- The Washington Times - Sunday, February 5, 2012


If you thought the battle over public-sector-pay packages was settled in statehouses in Wisconsin, Ohio and elsewhere think again, because you ain’t seen nothin’ yet.

The IRS has set Feb. 6, as the deadline to express your opinion on a proposed regulation that puts tens of thousands of charter-school teachers at risk of being pushed out of their states’ retirement systems by forcing them to either quit their jobs or lose money already in their state-retirement accounts.

More specifically, the new IRS regulation would be retroactive, meaning charter-school teachers who have made contributions to a state retirement account would be permitted to keep their own money, but the state contributions made on their behalf would be forfeited.

“Presently, every single state that authorizes charter schools either requires or permits charter school participation in the states retirement system,” the National Alliance for Public Charter Schools said in a recent statement. “Therefore, this regulation would negatively impact nearly all charter school teachers in the country.”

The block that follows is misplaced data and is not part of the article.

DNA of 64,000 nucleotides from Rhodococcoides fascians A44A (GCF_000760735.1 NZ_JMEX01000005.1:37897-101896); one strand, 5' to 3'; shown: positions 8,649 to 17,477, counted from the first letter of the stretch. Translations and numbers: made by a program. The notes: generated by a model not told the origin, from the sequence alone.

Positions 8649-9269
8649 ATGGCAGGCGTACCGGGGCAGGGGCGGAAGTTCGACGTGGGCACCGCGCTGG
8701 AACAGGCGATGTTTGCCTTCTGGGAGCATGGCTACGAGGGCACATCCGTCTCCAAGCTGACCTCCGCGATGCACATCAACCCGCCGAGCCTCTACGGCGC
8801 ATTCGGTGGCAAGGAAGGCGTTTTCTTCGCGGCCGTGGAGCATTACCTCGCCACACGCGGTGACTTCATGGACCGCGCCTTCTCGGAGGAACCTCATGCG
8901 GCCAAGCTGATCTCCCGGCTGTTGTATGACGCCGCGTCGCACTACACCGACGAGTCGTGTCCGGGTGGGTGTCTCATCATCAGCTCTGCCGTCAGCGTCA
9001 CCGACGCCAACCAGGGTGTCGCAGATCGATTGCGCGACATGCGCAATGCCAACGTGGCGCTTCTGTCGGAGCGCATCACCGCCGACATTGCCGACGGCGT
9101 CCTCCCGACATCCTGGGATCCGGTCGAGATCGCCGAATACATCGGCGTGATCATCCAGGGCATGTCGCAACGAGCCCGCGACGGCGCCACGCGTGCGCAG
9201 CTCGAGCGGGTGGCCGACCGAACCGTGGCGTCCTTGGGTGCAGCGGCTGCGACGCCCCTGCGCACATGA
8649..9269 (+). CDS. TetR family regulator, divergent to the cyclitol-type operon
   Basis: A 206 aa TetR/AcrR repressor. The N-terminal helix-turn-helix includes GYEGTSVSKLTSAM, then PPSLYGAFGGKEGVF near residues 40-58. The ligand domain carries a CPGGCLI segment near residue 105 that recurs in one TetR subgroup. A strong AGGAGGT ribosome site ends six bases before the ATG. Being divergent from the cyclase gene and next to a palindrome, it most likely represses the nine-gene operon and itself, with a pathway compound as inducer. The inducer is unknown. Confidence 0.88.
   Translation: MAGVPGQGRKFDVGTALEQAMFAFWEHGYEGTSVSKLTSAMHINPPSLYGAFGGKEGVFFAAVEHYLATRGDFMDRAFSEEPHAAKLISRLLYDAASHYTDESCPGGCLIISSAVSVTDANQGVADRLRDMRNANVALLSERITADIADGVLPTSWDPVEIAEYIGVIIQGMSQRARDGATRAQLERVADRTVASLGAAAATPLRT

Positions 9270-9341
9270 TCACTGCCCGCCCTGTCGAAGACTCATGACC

If this regulation is not stopped in its current tracks, more than 95,000 charter school teachers, or about 90 percent of the U.S. charter workforce — would be hit.

Obviously, this proposal is a blanket indictment of both school choice and school reform, as states from coast to coast reckon with the fact that parents continue to favor charter schools, vouchers and magnet programs rather than the one-size-fits-all approach to traditional schooling.

What’s obvious as well is the fact that the collective-bargaining chickens are coming home to roost.

Yet, federal reneging on IOUs given to teachers isn’t the only pooper scooper in the henhouse.

Look at what’s happening in Maryland.

Gov. Martin O’Malley, a Democrat, has proposed in his fiscal 2013 budget to require local school systems to pick up half the cost of their teachers pensions and other retirement benefits, which means whether a family lives in the upper reaches of Cumberland, Md., an inner-city core like Baltimore or affluent Montgomery County, he wants them to pay more today for bad policy and budget choices made in the past.

The pension-sharing proposal by Mr. O’Malley, bless his liberal heart, would shift about $240 million for all teacher pensions to localities amid attempts to close an estimated $1.6 billion budget shortfall — caused because Annapolis spent money that the state simply did not have.

Indeed, as is the case in Maryland, charter teachers are being punished simply because they complied with state laws that mandate they join their state’s pension plans.

While only 1,250 current or former charter teachers would be hit in Maryland, the number in California is an estimated 18,000, in Texas 15,600 and Ohio 5,500.

In the District, where charters educate better than 40 percent of the city’s school-age population, there is no such state-pension mandate (Thank heaven).

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